The Indy’s readers have heard some of your most intimate thoughts, but they may not know much about you. How would you describe yourself? I’m constantly amazed, a little befuddled, and I try my best. (Or, as my husband would say, I am very trying.) When my daughter was a teenager, she stole a peek into my diary and concluded that there was nothing in there I wouldn’t have said out loud anyway. It’s still true. I’m an open book, a verbose pilgrim, and I earnestly want to connect with others because, as William Stafford wrote, “The darkness around us is deep”.
Where do you live? What do you do? I’m originally from New York but have lived for 30 years at the Hollister Ranch, where my family has citrus trees and a macadamia orchard, and I am delighted by the implausibility of that. I’m retired now but was a middle school teacher, which was great, because I am about 12 years old inside.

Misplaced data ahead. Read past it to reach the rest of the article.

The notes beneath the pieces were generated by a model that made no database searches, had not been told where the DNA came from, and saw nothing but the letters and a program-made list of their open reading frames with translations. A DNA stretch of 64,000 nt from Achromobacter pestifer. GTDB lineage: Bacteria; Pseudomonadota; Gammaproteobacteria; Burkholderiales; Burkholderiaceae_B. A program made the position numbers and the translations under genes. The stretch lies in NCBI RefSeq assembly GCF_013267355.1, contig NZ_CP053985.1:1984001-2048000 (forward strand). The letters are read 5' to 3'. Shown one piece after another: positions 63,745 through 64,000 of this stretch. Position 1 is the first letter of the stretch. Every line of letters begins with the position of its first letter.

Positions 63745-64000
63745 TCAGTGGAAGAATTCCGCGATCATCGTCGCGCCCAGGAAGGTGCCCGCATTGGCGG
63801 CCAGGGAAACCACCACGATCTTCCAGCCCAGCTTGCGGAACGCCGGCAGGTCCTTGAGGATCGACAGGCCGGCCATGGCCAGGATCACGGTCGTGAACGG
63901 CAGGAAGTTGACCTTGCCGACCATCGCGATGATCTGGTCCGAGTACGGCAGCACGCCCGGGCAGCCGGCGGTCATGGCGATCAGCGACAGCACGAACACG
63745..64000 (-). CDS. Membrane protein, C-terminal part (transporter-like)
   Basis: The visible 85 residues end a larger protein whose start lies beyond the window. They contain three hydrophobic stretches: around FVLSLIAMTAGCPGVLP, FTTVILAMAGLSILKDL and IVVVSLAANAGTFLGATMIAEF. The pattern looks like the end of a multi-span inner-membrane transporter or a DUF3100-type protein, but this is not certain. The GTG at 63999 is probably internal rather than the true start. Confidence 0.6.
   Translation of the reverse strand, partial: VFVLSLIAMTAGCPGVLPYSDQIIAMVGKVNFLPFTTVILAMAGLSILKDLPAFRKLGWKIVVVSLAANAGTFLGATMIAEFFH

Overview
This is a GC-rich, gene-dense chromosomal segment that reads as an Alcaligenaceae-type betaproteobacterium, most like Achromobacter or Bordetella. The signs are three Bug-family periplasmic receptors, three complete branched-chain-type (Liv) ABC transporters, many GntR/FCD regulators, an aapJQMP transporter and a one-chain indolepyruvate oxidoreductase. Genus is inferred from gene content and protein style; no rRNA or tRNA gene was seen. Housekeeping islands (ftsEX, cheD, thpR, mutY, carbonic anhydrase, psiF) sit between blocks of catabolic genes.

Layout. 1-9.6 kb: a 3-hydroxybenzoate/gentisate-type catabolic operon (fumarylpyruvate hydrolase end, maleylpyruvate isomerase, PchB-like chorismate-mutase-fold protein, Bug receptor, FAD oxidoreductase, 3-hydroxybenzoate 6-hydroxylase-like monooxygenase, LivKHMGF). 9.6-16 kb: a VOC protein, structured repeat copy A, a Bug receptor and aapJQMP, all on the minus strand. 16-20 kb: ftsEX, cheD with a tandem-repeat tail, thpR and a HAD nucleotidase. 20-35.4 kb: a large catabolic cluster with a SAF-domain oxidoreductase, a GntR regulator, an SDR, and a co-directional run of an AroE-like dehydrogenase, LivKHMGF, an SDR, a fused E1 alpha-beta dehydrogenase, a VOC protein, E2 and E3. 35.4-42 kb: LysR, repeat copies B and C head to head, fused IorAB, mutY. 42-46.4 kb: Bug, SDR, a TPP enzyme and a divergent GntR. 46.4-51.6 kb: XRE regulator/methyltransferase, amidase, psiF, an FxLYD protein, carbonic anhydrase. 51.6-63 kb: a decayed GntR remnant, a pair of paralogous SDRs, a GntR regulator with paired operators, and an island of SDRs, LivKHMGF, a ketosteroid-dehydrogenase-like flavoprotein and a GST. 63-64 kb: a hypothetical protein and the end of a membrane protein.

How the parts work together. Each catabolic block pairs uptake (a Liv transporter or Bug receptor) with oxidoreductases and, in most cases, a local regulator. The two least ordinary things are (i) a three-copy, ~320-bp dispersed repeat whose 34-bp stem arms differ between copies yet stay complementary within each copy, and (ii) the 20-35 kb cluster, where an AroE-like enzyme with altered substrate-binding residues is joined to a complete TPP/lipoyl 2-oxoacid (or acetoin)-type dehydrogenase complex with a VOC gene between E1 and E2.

We always like to know how writers write. What’s your process? I am constantly documenting and writing in my head, especially when I am walking, and I walk a lot. Random memories come to me that often lead to stories, or details of the landscape, or the angle of the light. It starts with something tangible. The morning is my writing time, and I need to be in my own space.
What are some things you’ve been thinking about that may inspire your next piece? Everything I think and write about distills into a few key questions: How do we reconcile the wonder and the sadness of this world? How do we find meaning and do our best without being overwhelmed? But this morning, for no reason in particular, I remembered being on a cross-country Greyhound bus in the dismal 1970s, and a stranger put his jacket over my shoulders in the course of a chilly night, and I thought how quiet acts of kindness like that changed everything for me, and maybe I’ll write about that.